The Coronavirus crisis has had a devastating effect on all aspects of our society but for those whose problems are psychological and invisible, this might prove to be a tipping point.
Right now we are concerned that many people who already had some level of a drinking problem will find their use increasing in these horrible circumstances and with this, increase their risks of fitting in withdrawal. This is why we are now making an online withdrawal evaluation tool available to anyone in a simple and accessible format. It is also why we are doing everything we can to keep our clinics open to continue to be able to help people.
Alcohol withdrawals are medically the most dangerous detoxes that hospitals and clinics manage. Suddenly stopping drinking can cause people to have seizures with life-threatening consequences. People can start to go into withdrawals within a matter of hours after stopping drinking and hit their peak risk for having a fit is within a couple of days. This is why it is advisable to gradually reduce drinking rather than suddenly stop it. If you see someone going into withdrawal then the quickest way to ease the danger and the pain is for them to drink again and then consider reducing more slowly ( although obviously we still advice you seek medical advice and support ).
Treatment staff are medically trained to monitor alcohol withdrawal symptoms every few hours. This way they can judge when someone is going into withdrawals and lessen the risk of fitting by administering medication. The most commonly used scale for measuring withdrawals and the risk of fitting is the Clinical Institute Withdrawal Assessment for Alcohol ( CIWA ) which evaluates many of the common indicators of withdrawal. There are 10 questions and the maximum score is 76. In general, if someone has a score close to 10, a clinic will use medications to reduce the withdrawals. Scores between 10 and 16 are considered moderate and are a cause for concern and a score greater than 16 is considered severe.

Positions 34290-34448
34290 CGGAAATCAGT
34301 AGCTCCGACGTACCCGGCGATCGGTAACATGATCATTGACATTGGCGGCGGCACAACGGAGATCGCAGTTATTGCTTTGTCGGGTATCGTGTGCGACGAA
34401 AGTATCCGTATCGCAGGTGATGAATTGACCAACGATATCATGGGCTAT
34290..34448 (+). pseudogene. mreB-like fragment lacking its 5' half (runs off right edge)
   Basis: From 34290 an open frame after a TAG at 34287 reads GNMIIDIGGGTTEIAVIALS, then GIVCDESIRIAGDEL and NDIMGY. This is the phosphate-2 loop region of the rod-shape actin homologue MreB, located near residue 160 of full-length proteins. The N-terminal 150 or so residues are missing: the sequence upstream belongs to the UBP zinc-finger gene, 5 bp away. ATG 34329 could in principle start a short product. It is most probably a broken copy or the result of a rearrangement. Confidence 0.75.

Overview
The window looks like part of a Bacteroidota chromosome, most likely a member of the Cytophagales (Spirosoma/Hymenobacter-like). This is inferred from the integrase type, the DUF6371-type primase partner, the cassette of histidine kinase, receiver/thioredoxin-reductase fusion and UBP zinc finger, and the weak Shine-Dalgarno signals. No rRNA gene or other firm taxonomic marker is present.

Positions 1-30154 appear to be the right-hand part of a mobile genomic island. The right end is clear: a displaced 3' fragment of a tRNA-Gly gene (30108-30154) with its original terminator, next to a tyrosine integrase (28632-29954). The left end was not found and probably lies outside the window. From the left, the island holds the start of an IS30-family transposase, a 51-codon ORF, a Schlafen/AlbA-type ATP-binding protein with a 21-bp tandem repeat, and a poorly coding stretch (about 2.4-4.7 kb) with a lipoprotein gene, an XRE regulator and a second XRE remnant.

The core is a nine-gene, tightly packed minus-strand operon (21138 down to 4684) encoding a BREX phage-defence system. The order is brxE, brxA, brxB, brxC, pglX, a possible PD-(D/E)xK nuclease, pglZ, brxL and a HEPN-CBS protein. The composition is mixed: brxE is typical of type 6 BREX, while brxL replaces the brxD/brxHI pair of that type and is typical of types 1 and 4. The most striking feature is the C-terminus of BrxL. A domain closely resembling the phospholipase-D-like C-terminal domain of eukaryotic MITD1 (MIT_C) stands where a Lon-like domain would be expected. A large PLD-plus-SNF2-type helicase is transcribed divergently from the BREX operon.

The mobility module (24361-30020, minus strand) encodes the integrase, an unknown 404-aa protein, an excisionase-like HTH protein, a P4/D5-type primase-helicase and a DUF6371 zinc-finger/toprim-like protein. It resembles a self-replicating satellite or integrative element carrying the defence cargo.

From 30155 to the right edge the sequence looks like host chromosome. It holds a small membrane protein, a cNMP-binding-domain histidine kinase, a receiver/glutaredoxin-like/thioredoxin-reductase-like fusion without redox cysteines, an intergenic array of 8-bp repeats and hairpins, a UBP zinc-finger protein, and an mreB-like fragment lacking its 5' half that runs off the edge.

People who drink regularly are advised to gradually reduce their alcohol intake over a few weeks rather than stop suddenly but it’s obvious that people in a crisis with their drinking may just suddenly stop. As a friend family or a loved one, it will be very worrying to watch someone risking going into withdrawal and so we feel it is important to share a quick clinical withdrawal evaluation tool on our website in an easy to use format.
The test works well on a smartphone web browser so it’s easy to use. At the end of the test you will see the score, all the answers you gave and to make it easy for you to re-reference the scores, we will let you have a link at the end of the test to be able to recall the score at a later date but please bear in mind that we will be clearing out data older than approximately 30 days in line with our GDPR commitment not to keep unnecessary data so please save your recordings if you want to store your results beyond a short time.
You are invited to enter a name or a reference at the beginning of the test but this isn’t necessary and we don’t record any data such as IP addresses so your scores shall remain anonymous.
Just to remind you again, if someone you know stops drinking suddenly and starts to exhibit these withdrawal symptoms, it is safer for them to return to drinking until the symptoms stop and then try and reduce their consumption more slowly than it is for them to go on into more severe withdrawal. It is also important to seek direct medical advice before detoxing.
To make it easy to access the form from a mobile phone we have created a short link for you: